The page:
I am old enough to remember the polio-afflicted kids in wheel chairs and leg braces in classes ahead of me in school and also recall at the time those who howled of “communist conspiracy” when the government made it mandatory to be vaccinated for polio. The desease was effectively erradicated and seemingly overnight. I’m prepared to accept that Senator Balfour probably has in mind similar positive outcomes. It really is possible to oppose his legislation without impugning his motives, his morals or the quality of his character. Seriously, you really can do that.

  13. Skeptical says:

    DMZDave, I don’t know the man so I will say that I completely oppose this as a privacy issue for women and what they want to do with their own bodies (I’m right here fishplate!). I do see this as another method of the government trying to control what women do with their own bodies (this time, the women just happen to be a bit younger). Choices affecting a person’s health should be left to that person and their doctor.

    I oppose this primarily because there hasn’t been sufficient time for proper testing. It may cure one type of cancer, but what if a side effect of this is that it brings about another type of cancer, say breast cancer? Do we trade one cancer for another simply because we were in such a hurry to save lives?

  14. mrssimmons says:

    I found this blog while crafting a letter to my Georgia senator asking him to oppose SB 155. I have many reasons for opposing it, the least of which are that the vaccine has only been tested for safety and efficacy on less that 1,500 girls in the age range this bill would impact.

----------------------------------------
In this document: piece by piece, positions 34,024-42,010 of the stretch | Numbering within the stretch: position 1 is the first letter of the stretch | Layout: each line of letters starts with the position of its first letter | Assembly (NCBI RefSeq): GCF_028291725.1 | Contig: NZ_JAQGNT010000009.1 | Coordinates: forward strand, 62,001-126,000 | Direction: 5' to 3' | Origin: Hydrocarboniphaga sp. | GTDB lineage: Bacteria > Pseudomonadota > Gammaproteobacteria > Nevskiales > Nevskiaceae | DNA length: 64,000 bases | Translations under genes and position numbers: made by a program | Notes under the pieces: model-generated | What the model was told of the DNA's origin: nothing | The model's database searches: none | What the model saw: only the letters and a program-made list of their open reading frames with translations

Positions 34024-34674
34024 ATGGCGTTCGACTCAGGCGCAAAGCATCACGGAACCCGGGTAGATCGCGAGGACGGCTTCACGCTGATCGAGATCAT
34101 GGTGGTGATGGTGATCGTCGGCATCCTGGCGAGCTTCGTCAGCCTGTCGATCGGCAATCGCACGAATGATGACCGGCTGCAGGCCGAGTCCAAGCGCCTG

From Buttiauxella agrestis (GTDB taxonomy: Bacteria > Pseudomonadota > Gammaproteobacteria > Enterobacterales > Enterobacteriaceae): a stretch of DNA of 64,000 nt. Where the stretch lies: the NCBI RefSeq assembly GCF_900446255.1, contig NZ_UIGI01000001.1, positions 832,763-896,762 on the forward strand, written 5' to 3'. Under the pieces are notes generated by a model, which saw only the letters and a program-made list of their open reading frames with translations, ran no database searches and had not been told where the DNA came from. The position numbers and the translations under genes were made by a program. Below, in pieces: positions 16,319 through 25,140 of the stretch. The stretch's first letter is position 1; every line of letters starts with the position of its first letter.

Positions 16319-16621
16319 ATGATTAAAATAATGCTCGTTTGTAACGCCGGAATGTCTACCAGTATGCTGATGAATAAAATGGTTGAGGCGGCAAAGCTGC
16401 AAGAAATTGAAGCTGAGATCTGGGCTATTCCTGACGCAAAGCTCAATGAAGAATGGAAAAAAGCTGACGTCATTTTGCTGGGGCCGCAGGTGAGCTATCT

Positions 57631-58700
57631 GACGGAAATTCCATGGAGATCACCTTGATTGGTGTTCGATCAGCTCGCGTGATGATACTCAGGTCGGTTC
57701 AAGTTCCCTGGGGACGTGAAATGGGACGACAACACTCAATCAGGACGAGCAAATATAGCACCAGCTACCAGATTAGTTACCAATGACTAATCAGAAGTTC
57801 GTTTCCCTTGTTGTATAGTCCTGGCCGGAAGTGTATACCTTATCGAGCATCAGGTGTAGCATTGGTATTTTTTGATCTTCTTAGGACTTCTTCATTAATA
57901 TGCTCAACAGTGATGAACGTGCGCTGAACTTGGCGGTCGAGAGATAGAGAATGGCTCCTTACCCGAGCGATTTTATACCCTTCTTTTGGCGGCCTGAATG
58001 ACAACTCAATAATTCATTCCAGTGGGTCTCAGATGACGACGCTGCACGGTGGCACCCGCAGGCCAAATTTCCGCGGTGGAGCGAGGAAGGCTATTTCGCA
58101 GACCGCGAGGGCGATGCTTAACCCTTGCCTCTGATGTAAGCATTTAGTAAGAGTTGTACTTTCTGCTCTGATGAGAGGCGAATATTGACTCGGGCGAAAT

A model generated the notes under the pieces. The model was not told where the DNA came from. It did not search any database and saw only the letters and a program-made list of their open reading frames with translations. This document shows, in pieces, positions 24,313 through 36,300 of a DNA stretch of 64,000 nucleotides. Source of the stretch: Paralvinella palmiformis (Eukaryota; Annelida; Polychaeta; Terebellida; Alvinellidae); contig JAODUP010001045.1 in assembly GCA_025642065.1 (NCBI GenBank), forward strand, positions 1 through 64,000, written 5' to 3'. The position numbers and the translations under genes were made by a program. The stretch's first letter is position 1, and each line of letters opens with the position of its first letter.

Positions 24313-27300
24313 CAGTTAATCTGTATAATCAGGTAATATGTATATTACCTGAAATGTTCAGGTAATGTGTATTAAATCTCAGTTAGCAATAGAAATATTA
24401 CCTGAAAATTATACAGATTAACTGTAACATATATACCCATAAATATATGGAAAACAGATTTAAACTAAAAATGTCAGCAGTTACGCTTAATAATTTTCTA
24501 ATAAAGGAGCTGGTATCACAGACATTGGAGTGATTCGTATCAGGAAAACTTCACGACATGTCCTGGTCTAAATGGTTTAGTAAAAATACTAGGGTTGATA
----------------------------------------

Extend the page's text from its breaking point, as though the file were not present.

School is mandatory. Schools are places where diseases are easily transmitted. A school in Kennesaw just had to close its doors for a few days because of how many of its students and staff had contracted a stomach virus. We mandate that parents have to provide some form of education to their children and most opt to send them to school. If we did not also mandate that children be vaccinated against polio, rubella and TB, we would be forcing many parents to send their children to a disease-infested cesspool.

    Follow my logic so far?

    There is no school in Georgia that condones the kind of activities required to transmit HPV from one person to another. That alone is why this vaccine should not be mandatory. The way it is transmitted is not through any activity that would be occurring at school.

    In closing, I would like to submit a link to Merck’s 2005 political contributions. One could call it a coincidence that Don Balfour is only one of two Georgia senators who received a $500 contribution from Merck. Maybe it is as DMZDave says and Don Balfour’s heart is in the right place. Maybe Merck has a team of people researching vulnerable legislators and they only contribute to people who have some history that would make them sensitive to the “cause” of mandating the only approved vaccine against HPV.

    I find the simplest explanation to be that Merck has courted Don Balfour. Call me cynical.

    http://www.merck.com/about/public_policy/docs/2005_corporate_political_contributions.pdf